Posted by DSD Insurance an Acrisure Agency Partner on
The past year was one of the most tumultuous climate disaster years in history, a year when we saw the hugely destructive Hurricane Ian, an unprecedented number of tornadoes, growing wildfires in the West and a “bomb cyclone” in late December.
The increasing number of natural disasters is not just a U.S. phenomenon. It’s happening around the world.
According to a report by Swiss Re Institute, the research arm of the reinsurance giant, insured catastrophic damages totaled $115 billion globally for 2022, and total economic losses were much higher at $260 billion.
The increasing frequency and magnitude of these natural disasters in the US, combined with soaring inflation, supply chain issues and labor shortages, is also having a knock-on effect on homeowner’s insurance prices.
There were 15 billion-dollar weather and climate disasters in the first nine months of 2022 alone:
And just to cap the year off, we had the Christmas bomb cyclone (known as Winter Storm “Elliot”) that threw a blanket of arctic freeze across large parts of the country, causing an estimated $5.4 billion in insured losses in 42 states, according to Karen Clark & Co.
There are a few things to note about this list of calamities. You’ll notice that some of these events were “severe weather” that didn’t qualify as a hurricane or derecho. But these severe weather events are starting to have as much destructive force as these primary perils.
Much of the weather the U.S. is experiencing is more intensive and far-reaching than before. The nature of hurricanes is also changing: these storms have typically caused wind and storm-surge damage, but as they grow wetter, they are now causing more rain and flood damage on top of the other damages.
Plus, hurricanes are bringing flooding far beyond the coasts and into the central parts of states such as in Florida and the Carolinas, according to the Swiss Re Institute report.
Drought is also a serious issue, particularly in how it affects wildfires and water supplies. Years of low rainfall and overuse have left the Colorado River a shadow of its former self, resulting in record low levels in Lake Mead and Lake Powell, the sites of two main dams that may soon stop producing electricity for millions of people.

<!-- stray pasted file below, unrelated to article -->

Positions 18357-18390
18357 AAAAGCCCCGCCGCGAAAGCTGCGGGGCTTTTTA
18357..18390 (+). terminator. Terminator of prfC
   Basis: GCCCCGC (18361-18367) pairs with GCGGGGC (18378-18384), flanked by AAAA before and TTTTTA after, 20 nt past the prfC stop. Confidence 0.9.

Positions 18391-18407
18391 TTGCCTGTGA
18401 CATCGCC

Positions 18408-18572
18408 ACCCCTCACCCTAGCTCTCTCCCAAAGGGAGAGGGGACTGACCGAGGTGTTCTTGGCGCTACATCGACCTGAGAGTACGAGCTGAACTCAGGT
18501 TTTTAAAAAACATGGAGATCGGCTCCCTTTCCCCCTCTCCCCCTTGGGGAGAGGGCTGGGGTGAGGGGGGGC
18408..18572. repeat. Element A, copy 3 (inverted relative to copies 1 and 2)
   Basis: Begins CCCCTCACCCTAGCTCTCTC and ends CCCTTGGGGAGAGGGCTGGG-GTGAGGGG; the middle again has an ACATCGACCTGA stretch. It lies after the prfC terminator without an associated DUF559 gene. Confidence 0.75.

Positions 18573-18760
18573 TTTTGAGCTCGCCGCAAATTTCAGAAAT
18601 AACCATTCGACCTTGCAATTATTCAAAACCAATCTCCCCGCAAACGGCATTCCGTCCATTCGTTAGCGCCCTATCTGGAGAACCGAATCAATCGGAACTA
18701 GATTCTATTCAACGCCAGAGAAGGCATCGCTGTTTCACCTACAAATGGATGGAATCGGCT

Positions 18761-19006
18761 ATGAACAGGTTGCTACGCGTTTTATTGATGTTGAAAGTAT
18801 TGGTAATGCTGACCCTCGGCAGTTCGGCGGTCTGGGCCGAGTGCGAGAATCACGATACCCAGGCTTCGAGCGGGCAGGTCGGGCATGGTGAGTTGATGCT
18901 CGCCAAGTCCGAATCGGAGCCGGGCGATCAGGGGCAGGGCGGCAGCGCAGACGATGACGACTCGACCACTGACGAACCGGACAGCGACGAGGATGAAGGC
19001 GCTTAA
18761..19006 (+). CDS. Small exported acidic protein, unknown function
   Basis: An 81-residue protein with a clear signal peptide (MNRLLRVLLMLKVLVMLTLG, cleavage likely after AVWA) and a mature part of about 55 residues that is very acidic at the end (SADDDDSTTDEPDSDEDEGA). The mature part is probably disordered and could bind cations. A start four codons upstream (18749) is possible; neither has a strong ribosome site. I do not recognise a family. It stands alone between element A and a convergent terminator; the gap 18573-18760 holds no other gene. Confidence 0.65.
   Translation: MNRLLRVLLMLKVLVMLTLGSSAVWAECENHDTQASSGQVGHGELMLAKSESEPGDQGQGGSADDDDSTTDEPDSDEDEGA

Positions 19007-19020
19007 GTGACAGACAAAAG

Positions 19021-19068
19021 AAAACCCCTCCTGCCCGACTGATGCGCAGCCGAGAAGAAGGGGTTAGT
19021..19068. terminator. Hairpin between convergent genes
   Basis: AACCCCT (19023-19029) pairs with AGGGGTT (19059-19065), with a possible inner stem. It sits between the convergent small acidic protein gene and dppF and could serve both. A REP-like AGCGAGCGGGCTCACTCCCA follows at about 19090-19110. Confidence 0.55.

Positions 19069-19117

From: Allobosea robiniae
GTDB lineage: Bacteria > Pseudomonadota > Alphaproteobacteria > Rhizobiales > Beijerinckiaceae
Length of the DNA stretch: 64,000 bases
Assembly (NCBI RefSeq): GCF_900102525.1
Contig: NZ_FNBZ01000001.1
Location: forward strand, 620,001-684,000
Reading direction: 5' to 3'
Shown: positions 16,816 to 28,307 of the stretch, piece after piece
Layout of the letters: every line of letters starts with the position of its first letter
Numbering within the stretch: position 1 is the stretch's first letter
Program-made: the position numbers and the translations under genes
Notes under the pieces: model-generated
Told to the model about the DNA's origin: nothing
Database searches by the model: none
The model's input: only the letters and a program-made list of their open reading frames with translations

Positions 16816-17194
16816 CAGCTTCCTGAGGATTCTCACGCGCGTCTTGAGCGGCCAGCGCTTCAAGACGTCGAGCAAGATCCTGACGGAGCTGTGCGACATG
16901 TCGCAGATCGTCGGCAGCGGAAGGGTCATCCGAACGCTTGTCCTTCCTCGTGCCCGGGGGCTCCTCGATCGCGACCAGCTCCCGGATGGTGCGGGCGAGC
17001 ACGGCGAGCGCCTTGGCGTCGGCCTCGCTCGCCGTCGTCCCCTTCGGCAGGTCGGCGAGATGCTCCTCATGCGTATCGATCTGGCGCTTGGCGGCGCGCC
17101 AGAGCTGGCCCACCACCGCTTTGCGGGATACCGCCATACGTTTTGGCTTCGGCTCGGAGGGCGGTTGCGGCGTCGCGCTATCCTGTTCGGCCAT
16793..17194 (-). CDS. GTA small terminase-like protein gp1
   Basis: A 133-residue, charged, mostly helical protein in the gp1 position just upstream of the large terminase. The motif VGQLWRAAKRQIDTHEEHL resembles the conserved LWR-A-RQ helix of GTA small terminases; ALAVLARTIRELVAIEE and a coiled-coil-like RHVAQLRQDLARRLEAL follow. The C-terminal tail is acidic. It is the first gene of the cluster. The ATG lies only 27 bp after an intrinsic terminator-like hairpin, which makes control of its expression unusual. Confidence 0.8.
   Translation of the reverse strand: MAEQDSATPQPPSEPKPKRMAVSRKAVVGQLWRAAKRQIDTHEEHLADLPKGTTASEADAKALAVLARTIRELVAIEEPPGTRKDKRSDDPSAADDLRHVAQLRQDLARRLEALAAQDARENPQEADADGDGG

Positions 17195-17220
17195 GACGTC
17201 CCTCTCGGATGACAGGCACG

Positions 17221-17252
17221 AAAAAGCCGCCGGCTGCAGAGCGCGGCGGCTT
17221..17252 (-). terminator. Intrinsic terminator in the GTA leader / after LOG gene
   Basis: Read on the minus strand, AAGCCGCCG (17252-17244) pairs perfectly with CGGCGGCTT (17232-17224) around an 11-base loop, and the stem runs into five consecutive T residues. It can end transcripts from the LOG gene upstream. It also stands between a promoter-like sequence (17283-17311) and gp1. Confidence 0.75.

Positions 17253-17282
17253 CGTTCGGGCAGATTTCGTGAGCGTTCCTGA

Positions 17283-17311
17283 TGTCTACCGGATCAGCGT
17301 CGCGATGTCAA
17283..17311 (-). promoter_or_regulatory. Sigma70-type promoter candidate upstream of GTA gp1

According to the Sept. 27, 2022 “U.S. Drought Monitor” report, about 51% of the contiguous U.S. was in drought, up about 5.4% from the end of August. Drought conditions expanded or intensified across portions of the Mississippi Valley, central and northern Plains, Northwest, Southeast and parts of the Great Lakes.
As of this writing, the full-year insured costs of weather disasters in the U.S. has not been calculated, but models predict the total property and infrastructure damage could be nearly $100 billion. Through the first nine months of 2022, total losses due to property and infrastructure damage reached $29.3 billion.
These figures do NOT include Hurricanes Fiona and Ian, the latter of which caused an estimated $65 billion in insured damage alone. Hurricane Ian was the year’s costliest catastrophe and the second-largest insured loss on record after Hurricane Katrina.
These events, plus the cost of repairing and rebuilding buildings and infrastructure also on the rise thanks to increasing materials and labor costs, are having a significant and serious effect on homeowner’s insurance.
Homeowner’s insurance rates rose 12.1% on average nationwide in 2022 from the year prior, according to Policygenius. However, people living in disaster-prone areas are seeing much higher rates. In the case of Florida and California, some people are unable to even find insurance for their homes or face two-, three- or four-fold increases in their rates.
DSD Insurance understands the consequences these growing natural catastrophes are creating for individuals and businesses everywhere. They’re affecting DSD and our team members as much as they’re affecting you.
When we seek to sell your risks to insurance companies, we may learn that a carrier who accepted your risks in the past will no longer do so. So we may need to “shop” your risks to other carriers to ensure your risks –– and your assets –– continue to be covered.
We’re your lifetime partner at managing your risks. We’re committed to you. That’s our Promise!